This clip is a look at the human eye and how it works. We illustrate the functions of the eye with models, film clips and magnified images. The eye is a ball with a hole at the front, the pupil, which lets in light. Inside the eye is a lens which focuses the light onto a surface at the back of the eyeball. This surface is called the retina and is made up of special cells which detect light and send messages to our brain, allowing us to see. When we have our eyes tested, an optician shines a light into our eye and uses a magnifying lens. This shows the optician the blood vessels on the surface of the retina and the light-sensitive cells. A human eye has more than a million light-sensitive cells.

This clip is from:
Science Clips, How We See Things
First broadcast:
12 October 2007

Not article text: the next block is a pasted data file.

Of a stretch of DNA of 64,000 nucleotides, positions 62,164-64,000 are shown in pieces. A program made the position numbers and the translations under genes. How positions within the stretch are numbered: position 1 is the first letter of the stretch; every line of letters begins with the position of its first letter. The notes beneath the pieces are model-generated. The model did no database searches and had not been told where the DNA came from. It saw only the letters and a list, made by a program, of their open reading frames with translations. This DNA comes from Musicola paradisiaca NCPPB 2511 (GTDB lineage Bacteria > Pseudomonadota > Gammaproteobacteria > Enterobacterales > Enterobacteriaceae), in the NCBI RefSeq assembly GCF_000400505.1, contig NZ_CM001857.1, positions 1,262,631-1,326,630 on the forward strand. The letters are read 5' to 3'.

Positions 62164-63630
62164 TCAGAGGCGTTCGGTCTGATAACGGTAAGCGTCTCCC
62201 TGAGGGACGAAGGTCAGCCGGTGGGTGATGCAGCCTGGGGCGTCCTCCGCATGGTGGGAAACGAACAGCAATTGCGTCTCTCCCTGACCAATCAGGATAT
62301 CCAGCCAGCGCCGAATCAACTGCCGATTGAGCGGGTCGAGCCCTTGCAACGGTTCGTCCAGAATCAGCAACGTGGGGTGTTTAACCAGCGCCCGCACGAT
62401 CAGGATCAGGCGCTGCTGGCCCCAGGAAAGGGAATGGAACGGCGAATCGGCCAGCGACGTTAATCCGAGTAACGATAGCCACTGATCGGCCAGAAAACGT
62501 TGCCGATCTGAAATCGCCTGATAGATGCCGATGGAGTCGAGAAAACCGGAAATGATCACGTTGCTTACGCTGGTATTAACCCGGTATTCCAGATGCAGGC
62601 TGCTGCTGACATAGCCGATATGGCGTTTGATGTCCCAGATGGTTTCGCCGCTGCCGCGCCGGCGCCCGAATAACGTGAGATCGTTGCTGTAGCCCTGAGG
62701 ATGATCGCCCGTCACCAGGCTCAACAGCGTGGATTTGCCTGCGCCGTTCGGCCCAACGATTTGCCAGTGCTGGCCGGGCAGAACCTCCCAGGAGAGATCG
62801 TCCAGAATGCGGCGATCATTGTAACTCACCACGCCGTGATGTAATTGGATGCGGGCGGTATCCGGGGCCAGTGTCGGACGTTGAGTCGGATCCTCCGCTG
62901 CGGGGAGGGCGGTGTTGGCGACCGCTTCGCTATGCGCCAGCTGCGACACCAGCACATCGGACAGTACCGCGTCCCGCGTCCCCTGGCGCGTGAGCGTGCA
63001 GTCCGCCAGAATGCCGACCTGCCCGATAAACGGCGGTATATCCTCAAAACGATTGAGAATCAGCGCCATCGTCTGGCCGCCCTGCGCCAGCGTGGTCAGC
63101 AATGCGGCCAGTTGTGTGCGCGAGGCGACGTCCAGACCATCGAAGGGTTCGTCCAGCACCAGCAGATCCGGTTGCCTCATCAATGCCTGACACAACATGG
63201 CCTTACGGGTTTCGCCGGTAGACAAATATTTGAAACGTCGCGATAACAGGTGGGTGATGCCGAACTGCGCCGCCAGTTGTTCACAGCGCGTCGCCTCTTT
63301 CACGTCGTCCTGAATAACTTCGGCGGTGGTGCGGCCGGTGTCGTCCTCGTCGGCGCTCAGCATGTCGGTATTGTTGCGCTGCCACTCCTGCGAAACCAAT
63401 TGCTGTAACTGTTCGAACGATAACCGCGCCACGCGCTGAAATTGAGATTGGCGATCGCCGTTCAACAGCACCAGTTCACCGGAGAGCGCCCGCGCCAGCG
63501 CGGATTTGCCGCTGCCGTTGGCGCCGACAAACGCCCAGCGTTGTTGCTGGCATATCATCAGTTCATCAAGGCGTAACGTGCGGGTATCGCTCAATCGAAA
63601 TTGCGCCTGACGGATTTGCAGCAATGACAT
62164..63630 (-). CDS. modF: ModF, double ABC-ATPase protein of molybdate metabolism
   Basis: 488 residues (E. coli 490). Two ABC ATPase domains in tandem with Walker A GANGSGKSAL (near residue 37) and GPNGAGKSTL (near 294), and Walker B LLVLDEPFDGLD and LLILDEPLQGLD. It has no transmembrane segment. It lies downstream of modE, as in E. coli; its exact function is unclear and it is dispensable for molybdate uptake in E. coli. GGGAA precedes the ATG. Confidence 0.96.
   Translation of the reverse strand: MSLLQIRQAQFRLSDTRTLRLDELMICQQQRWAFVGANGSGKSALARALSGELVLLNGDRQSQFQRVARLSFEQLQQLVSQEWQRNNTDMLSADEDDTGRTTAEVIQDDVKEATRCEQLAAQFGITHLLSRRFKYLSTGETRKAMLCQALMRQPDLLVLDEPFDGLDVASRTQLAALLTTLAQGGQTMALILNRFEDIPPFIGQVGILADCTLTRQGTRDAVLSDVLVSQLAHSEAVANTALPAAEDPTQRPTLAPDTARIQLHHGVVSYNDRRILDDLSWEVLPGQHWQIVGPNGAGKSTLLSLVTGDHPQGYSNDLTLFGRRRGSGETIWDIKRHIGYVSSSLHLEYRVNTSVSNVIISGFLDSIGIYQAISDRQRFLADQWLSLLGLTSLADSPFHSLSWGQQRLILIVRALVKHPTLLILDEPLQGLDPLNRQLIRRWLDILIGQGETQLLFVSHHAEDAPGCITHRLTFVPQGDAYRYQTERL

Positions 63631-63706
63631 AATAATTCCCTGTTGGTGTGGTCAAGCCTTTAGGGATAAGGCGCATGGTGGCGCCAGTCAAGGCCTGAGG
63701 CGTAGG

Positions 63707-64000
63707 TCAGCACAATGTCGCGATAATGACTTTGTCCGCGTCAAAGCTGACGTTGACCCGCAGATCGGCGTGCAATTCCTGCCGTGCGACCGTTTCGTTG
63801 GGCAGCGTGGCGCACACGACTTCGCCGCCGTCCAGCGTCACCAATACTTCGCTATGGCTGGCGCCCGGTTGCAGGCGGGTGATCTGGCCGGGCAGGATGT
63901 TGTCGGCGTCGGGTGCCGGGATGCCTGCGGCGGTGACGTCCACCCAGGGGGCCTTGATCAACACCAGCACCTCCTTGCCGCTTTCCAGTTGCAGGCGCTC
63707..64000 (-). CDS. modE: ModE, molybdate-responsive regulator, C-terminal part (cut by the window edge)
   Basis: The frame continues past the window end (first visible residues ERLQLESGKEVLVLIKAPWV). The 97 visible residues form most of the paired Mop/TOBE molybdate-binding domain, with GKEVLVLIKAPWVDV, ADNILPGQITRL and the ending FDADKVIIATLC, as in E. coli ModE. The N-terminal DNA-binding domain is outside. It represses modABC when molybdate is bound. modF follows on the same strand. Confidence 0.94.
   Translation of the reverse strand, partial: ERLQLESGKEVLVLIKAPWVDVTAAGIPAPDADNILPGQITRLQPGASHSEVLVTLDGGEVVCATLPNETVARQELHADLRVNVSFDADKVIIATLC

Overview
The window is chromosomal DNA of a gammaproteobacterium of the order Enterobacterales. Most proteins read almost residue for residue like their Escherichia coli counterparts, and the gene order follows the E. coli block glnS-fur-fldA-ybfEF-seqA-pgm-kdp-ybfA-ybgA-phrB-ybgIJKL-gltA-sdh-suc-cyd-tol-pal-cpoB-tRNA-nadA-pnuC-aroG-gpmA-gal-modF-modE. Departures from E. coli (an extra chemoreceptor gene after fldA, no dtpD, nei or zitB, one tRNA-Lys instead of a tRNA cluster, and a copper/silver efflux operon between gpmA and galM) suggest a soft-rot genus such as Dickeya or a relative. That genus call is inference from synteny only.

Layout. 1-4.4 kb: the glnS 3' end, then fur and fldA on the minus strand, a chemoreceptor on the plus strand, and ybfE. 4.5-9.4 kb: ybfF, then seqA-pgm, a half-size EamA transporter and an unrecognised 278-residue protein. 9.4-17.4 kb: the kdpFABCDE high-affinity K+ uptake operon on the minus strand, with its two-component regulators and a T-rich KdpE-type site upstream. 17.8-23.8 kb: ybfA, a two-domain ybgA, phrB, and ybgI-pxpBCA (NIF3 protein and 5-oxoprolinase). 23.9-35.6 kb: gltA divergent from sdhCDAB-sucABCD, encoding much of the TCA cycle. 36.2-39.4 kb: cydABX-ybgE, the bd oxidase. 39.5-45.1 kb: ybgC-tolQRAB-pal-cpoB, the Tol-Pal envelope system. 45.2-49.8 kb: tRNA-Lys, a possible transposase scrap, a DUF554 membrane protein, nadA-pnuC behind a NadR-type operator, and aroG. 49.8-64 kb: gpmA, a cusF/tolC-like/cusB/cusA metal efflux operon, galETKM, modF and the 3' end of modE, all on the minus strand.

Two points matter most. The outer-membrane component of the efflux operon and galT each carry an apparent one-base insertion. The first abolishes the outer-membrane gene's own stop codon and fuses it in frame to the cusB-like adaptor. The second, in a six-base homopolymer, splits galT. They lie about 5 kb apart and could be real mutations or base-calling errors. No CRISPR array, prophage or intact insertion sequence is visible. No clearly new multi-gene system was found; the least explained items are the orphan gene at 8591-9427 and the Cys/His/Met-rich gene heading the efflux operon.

Students could explore how their eyes react to different levels of light by sitting face to face with a partner. One partner closes their eyes for 30 seconds and then as they open them their partner could observe how their eyes adjust to the light in the room. They swap over. Students could then be asked to write a summary of their observations and use the information given in the clip to explain these changes.

To develop learning further, students could explore how our eyes see colour in different lighting conditions. Students could be asked to pick up a cube in their favourite colour from a selection in a box. Light could then be dimmed for around ten minutes while students discuss the task and then be asked to pick their favourite coloured cube again. Students should note that it is much more difficult to detect colours in low lighting. This is because our retinas are covered with light-sensitive cells called rods and cones. In low lighting we rely on the rods to help us see, however rods do not detect colour so we therefore find it difficult to see colours in the dark.

Alternatively, students could explore the different parts of the eye. Given a diagram of the eye, students could be asked to add labels and annotation to describe the different parts.